Coconut biology

Both the Largest Drupe and the Largest Seed in the World

The shiny outer skin of a coconut is called the exocarp. Six- to eight-month-old coconuts are usually green, and turn yellow to orange when they ripen.
The coconut is a drupe. Unlike other drupes such as plums or cherries, the actual pulp of the fruit isn't edible, but its stringy texture makes it ideal for rope-making, for example. The part of the coconut that we actually consume is the inside of the drupe's pit.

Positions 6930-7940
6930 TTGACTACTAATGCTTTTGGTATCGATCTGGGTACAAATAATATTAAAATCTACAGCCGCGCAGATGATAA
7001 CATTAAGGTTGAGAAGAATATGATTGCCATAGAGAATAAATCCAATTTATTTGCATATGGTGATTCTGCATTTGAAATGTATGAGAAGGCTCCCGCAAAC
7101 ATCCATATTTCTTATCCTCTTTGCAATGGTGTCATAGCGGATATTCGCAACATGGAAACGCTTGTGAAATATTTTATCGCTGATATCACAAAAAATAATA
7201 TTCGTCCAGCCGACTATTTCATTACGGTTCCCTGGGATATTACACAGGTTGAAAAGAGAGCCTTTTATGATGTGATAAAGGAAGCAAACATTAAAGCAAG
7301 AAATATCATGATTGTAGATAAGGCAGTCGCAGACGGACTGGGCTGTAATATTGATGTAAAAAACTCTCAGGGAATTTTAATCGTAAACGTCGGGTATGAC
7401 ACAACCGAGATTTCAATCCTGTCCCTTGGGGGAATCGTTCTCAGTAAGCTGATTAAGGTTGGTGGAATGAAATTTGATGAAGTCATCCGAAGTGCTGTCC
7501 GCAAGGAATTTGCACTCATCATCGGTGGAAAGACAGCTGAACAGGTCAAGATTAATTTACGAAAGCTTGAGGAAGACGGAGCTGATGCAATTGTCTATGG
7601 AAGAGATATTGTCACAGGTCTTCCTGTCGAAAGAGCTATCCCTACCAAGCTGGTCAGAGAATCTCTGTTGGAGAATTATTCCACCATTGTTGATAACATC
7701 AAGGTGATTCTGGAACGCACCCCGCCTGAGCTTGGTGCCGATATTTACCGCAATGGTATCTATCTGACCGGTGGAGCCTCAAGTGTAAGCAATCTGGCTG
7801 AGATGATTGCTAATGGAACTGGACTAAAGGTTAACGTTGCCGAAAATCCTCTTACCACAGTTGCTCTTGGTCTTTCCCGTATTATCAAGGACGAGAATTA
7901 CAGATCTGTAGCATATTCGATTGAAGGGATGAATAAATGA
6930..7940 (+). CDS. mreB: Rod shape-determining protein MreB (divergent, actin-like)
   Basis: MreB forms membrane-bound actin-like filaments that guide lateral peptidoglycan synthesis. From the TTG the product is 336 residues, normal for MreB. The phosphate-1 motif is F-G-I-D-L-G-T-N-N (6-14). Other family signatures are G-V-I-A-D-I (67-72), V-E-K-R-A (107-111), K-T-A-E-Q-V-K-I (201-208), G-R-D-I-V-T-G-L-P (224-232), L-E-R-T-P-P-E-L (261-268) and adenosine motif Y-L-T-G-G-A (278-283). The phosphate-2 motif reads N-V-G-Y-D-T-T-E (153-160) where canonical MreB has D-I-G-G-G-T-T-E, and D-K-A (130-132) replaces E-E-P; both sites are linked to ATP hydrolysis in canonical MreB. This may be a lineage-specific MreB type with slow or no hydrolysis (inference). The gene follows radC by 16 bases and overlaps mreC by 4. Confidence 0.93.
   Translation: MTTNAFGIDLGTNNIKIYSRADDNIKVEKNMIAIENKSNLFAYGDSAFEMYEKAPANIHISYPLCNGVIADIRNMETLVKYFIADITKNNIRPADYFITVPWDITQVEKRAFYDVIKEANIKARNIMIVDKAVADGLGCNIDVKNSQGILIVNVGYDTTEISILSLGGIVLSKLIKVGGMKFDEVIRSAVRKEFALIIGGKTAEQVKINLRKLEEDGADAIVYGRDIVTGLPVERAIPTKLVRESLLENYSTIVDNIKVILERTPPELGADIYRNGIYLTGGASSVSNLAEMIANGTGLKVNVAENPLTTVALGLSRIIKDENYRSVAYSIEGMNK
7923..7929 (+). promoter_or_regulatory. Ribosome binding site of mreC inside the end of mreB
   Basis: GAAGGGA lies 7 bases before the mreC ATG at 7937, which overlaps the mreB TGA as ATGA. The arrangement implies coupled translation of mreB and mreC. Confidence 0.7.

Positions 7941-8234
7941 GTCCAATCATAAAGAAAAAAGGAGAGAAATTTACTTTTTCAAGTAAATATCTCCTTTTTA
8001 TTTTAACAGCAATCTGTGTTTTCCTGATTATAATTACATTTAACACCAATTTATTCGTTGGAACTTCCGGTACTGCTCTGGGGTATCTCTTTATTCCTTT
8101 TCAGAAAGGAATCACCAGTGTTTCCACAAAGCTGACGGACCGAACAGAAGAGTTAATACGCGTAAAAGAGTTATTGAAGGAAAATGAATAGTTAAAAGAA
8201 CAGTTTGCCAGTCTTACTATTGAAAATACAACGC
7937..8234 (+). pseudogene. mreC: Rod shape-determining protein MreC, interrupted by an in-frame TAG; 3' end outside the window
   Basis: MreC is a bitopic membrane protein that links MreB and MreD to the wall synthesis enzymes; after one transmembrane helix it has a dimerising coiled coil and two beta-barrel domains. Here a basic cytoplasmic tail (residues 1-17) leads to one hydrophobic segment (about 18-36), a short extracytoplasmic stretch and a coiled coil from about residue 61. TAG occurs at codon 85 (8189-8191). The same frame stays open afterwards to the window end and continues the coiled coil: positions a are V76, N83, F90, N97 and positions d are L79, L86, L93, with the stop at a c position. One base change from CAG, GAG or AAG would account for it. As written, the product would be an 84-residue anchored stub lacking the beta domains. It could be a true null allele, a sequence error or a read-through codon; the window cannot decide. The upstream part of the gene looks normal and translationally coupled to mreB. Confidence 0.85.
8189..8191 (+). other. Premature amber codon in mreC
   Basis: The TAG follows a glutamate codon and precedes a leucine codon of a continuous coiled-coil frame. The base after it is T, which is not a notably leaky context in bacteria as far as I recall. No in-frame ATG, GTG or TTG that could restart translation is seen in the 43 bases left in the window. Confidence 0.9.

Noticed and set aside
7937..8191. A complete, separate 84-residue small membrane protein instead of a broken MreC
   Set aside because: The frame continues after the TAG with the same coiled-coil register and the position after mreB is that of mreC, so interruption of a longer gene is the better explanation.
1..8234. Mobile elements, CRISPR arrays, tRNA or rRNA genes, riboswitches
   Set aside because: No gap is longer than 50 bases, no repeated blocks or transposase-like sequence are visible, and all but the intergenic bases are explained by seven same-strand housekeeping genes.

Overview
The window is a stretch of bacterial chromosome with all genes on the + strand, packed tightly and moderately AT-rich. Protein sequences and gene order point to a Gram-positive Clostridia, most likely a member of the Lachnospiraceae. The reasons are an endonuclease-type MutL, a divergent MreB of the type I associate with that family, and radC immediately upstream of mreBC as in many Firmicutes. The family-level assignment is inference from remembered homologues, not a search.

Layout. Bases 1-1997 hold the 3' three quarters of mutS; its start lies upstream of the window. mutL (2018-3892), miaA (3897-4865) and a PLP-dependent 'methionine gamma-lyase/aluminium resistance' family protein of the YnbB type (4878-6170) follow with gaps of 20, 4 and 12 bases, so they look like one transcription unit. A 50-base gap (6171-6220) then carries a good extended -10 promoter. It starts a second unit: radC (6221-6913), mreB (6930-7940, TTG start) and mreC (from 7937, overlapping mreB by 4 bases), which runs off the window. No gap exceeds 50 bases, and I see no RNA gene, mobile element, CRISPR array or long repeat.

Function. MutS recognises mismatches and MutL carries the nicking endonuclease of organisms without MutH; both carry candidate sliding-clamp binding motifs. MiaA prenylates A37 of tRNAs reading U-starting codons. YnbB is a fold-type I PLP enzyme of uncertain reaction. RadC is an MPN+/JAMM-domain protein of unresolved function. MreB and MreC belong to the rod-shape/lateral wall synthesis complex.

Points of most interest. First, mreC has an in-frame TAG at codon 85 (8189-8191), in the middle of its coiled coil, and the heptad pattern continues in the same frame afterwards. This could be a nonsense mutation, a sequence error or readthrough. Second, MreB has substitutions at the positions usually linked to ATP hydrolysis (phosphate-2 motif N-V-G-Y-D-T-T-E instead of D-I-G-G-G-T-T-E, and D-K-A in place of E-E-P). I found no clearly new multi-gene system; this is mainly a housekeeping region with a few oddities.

This pit (endocarp) encompasses the nutritive tissue (endosperm) and the seed of the coconut. The pit, i.e. the endocarp, has two phases - one solid, one fluid. Hidden away within the coconut flesh lies the tiny, almost unpercievable coconut embryo. During germination, however, the embryo swells up to such an extent that it fills out the entire inside of the fruit. Fun fact: in many tropical countries, the coconut embryo is considered a delicacy.
Coconut cross-section:
Coconut cross-section